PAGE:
Sunday, August 12, 2012

"Ghastlie" tote

Photo by Alisa Theil
Since Alisa bought the patterns for this tote for me, I thought it was only fair to make one for her birthday present. I fell in love with the Ghastlie Family Reunion fabric from The Alexander Henry Fabrics Collection, 2011, especially the gray color option shown here. The bag is lined with Ghastlie Bramble, also in the gray color option -- seen above as the back of two large pockets inset in the front of the bag. I purchased my fabric from Creative Quilt Kits in Brighton, Michigan. The "ghastlie" series is available for $10.90 a yard from their online store at The SKU for the fabric I used is SKU: AH-7596B.

Alisa purchased the tote patterns for me from Geta Grama's Romanian Quilt Studio website. She bought the "Amalie" and "Belle" patterns, and the "Nicole" pattern was included as a bonus (total cost $19). I received the patterns via e-mail as PDF files that I had printed on good quality paper at my local Staples copy center (about $8 for all three patterns). Then I punched the sheets with a three-hole punch and put them in a three-ring binder. The binder I bought has a clear insert so that you can put the cover of the pattern on the front and the binder has a pocket inside where I put my cut-out pattern pieces.

Geta Grama also has an interesting web-log called Geta's Quilting Studio that features gorgeous photography of her projects. I like her work very much and her pattern directions are superior. She has a book published this year called Shadow Trapunto Quilts available from Amazon at

I liked the "Amalie" style tote, but initially wanted a larger tote as a diaper bag for a baby shower, so I used the larger "Nicole" pattern adapted to the "Amalie" style. Grama provides instructions on how to resize any of her patterns and I could have simply resized the "Amalie" but the Nicole pattern pieces were already the size I needed, so I used them. The resulting bag is not exactly like the "Amalie" resized, it's more like an adaptation of the "Nicole" but the original "Nicole" had a different style inset pocket on the front of the bag that I didn't think would be convenient for a diaper bag. Alisa liked the large size and so I made her "ghastlie" bag with the same adapted pattern.

I used quarter-inch seams and my bag came out to 18-inches wide by 14-inches high by 4.5-inches deep. The directions were beautifully written and very complete. The only difficulty I had was the direction for sewing the front pockets, but since it was clear what had to be done (two pocket pieces had to be sewn together to make the pocket), that glitch didn't cause any difficulty.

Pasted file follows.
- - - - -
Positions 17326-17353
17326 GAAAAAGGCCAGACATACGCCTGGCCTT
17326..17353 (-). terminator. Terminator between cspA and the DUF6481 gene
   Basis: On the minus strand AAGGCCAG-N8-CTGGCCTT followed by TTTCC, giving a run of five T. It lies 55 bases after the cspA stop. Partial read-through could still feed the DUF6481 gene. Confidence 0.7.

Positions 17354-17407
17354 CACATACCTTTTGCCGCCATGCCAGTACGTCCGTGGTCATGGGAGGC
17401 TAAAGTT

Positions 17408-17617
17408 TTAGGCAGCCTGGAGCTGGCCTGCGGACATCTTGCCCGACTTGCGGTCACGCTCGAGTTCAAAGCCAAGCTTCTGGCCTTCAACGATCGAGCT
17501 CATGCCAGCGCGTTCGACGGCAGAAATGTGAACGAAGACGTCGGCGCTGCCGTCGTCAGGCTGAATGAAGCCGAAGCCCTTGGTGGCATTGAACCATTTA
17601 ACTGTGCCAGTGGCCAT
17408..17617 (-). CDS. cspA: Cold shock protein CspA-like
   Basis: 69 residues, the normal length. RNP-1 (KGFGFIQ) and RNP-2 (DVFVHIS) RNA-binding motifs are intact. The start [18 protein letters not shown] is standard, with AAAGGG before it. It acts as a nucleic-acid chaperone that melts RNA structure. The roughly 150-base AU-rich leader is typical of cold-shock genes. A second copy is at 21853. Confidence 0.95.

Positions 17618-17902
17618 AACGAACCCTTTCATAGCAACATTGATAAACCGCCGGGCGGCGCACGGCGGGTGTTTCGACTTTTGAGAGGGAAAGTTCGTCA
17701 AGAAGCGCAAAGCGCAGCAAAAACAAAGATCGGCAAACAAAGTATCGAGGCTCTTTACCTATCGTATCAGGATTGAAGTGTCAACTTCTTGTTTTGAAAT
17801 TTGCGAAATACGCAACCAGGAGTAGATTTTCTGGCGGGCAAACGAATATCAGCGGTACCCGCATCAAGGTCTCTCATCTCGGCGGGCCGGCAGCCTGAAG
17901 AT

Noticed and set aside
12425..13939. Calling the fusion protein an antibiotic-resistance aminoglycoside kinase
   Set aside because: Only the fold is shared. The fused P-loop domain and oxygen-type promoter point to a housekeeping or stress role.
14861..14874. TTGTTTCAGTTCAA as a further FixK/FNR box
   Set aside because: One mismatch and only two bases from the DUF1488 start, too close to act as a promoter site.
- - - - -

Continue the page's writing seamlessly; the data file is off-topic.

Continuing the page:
The directions called for iron-on interfacing which is not my favorite material, but after pre-washing my fabric, and getting advice from Karen at The Stitchery in Howell to use Pellon's Decor Bond Firm Iron-On Backing with Extra Crispness, the interfacing worked very well. I also used this interfacing in the straps and the pocket as well as the bag pieces, with the exception of the lining. 

Although the pattern didn't specifically call for it, I purchased Pellon's Peltex Single-Sided Fusible Ultra Firm Stabilizer to make a firm bottom for the base of the bag. This material is about 3/8-inch thick, but can be cut with scissors. I cut the Peltex to a size to fit the tote bottom and stitched it into the interior of the bag before sewing in the lining. I hand-tacked the Peltex into the bag, then made a single line of machine stitching along the bottom seam to hold the Peltex in firmly. This wasn't very easy. An alternative would be to cut the Peltex to fit, iron on a piece of lining fabric and just insert the Peltex into the bottom of the finished bag.

The pattern also called for an inserted zippered pocket on the back of the bag. I'd never done this before, and was afraid of ruining my carefully chosen, fussy-cut, bag back -- so I tried inserting the zippered pocket into one of the lining pieces; if I made a mess, I'd just cut a new lining piece. But it worked out perfectly, and now Alisa's bag has a zippered interior pocket as well as a large, two-division, patch pocket inside; in addition to the two large pockets inserted in the front of the bag.

I used a size 16 machine sewing needle throughout because I was stitching through multiple layers of fabric for most of the bag construction. For the top-stitching that is a feature of most of the construction of this bag, I used my Janome's double straight-stitch.

This was a lot of fun, interesting, intricate and I learned a lot. I think that pocket detail on the front of the tote is very clever and good looking and it was fun to learn how to do that. I learned how to insert a zippered pocket -- a cool thing to know! I learned how to use iron-on interfacing without making a mess and I learned that I should always use interfacing in my bag handles to make them really nice. I learned that Peltex makes a great bag bottom that you can cut any size to fit. And I learned that I need to use a size 16 needle for tote construction. I discovered a new designer and blogger -- Geta Grama -- and I had a lot of fun playing with that ghastlie fabric. Also on my way out of the Creative Quilt Kits shop, I couldn't resist purchasing a cute wallet pattern called "BB Bags" from Brookshier Design Studio so I made Alisa a matching wallet for her "Ghastlie" tote. (Maybe she'll put up a photo : )

Update from A: here's a pic of the sweet (or should I say Ghastlie) coordinating wallet.
                                                                Photo by Alisa Theil